As a Democratic president, Obama exerted little influence over Republicans on this issue, yet it was always true that the support of at least a handful of Republicans was necessary to pass a bill. Furthermore, no amount of wrangling within his own caucus could have convinced Democratic Senators from states dependent on cap-affected industries to put aside their concerns about the potential impacts of cap and trade on their constituencies. Yet with Republican support never forthcoming, near-unanimity amongst Senate Democrats was always prerequisite to successful passage of cap and trade.
Myth: Environmentalists are to blame
Fact: Environmental groups spent at least $100 million over the past two years executing what was arguably the best environmental mobilization in history. It was not a lack of effort or a tactical blunder on the part of environmental campaigners that led to cap and trade's failure. It was the cap and trade proposal itself that was impossible for this Congress, and any Congress in recent memory, to pass.
So then, why did cap and trade fail?
Cap and trade has encountered serial failure because it doesn't address the main barrier to the widespread deployment of clean energy technologies: the technology-based price gap between new clean energy and mature fossil fuels.
Unlike fossil fuels, which are energy dense and low cost, many renewables, like wind and solar power, are expensive, intermittent, and difficult to scale, while nuclear power is extremely capital intensive and faces substantial local opposition.
Because of higher costs and technical barriers to widespread clean energy adoption, efforts to move the U.S. energy system away from fossil fuels towards clean energy alternatives inevitably comes with a significant price tag.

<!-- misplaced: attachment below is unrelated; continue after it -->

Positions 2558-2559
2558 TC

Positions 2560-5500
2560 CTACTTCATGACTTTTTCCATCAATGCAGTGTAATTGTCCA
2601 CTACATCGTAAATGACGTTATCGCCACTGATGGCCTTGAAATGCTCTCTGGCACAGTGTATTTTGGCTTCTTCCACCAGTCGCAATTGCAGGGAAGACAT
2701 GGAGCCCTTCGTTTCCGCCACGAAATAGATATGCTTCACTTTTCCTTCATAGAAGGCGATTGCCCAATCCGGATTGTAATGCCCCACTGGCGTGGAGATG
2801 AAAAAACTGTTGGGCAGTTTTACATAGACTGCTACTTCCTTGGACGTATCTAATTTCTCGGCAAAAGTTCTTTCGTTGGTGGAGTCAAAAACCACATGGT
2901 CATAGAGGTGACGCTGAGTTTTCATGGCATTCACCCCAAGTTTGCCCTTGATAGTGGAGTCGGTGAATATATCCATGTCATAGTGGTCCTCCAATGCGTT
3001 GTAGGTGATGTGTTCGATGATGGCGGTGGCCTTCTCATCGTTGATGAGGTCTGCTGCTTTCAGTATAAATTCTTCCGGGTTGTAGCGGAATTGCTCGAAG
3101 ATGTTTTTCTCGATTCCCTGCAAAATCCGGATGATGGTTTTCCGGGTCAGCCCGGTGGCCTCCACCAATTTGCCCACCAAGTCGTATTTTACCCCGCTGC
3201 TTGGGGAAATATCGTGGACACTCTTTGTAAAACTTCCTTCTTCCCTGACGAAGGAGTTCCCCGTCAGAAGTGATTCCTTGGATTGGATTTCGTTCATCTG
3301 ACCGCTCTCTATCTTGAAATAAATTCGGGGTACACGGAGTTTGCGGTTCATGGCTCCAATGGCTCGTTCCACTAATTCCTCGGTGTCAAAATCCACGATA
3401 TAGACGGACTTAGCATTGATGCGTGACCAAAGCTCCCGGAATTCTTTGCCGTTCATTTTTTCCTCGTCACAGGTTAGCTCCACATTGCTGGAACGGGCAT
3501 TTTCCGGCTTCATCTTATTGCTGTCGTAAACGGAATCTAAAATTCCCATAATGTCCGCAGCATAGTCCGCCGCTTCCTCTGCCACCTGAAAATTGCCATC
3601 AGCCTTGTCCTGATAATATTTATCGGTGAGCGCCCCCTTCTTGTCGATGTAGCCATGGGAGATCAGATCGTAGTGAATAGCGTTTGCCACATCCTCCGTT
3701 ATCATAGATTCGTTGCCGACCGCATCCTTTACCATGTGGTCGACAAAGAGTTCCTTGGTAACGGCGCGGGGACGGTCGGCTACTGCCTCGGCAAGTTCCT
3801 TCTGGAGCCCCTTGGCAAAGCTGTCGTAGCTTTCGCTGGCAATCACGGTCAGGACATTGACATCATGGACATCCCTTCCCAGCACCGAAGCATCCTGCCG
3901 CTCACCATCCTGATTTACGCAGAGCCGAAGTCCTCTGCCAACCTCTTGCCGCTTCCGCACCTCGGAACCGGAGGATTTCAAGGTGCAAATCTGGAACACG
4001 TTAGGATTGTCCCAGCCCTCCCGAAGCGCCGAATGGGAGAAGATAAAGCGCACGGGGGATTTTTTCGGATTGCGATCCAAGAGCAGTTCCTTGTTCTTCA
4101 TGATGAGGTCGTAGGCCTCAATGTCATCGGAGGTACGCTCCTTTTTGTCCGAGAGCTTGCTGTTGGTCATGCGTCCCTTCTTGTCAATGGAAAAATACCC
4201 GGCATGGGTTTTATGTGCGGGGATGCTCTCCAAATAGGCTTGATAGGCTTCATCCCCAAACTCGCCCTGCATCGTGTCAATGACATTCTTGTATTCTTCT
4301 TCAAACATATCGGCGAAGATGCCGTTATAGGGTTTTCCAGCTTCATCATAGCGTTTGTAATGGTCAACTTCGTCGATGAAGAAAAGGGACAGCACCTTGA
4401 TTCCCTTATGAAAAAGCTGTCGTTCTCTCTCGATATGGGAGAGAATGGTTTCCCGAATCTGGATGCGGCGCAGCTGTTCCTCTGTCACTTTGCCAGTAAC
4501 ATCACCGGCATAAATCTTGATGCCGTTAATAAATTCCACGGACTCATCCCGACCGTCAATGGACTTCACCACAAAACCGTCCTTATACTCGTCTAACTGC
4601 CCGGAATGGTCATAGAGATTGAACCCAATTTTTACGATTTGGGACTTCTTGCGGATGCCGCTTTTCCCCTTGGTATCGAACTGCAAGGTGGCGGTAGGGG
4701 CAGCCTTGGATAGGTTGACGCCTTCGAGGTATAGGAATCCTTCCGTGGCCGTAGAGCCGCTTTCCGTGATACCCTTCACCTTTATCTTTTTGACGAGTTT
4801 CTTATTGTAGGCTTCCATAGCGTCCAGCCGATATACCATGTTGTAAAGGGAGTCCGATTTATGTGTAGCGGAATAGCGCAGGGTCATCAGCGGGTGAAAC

Once a price tag is attached to cap and trade proposals, public support drops substantially, particularly at the high carbon prices necessary to actually impact the deployment of clean energy technologies.
The result is that every country in the world has been unwilling to raise the price of fossil fuels -- either through a carbon tax or a cap and trade system -- high enough to close this price gap. Placed in the context of the worst recession in seventy years, this dynamic doomed cap and trade to defeat.
Despite facing inherently strong opposition to higher energy prices, cap and trade is predicated explicitly on raising energy prices to reduce greenhouse gas emissions, an objective that has never been politically salient to American voters. Even as the rhetoric shifted to creating green jobs and a clean energy economy, cap and trade offered little in the way of a tangible connection between carbon pricing or reducing greenhouse gas emissions and creating new clean energy industries and jobs.
But isn't it true that cap and trade would have reduced emissions and moved us to a clean energy economy?
Even if cap and trade legislation had secured narrow passage, the compromises needed to overcome the inherent obstacles to this policy strategy would have rendered its impact on both CO2 emissions and clean energy deployment negligible, and it would have directly invested very little in clean energy technology.
As we showed in our analysis of the House-passed American Clean Energy Security Act (ACESA) -- a bill considered to be stronger than any legislation seriously considered in the Senate -- regulated firms would have been legally permitted to continue business-as-usual emissions and practices through much, if not all, of the next two decades. Firms were permitted to use up to two billion tons per year of dubious carbon offsets instead of reducing their own emissions or changing their energy practices, rendering the Waxman-Markey "cap" effectively non-binding.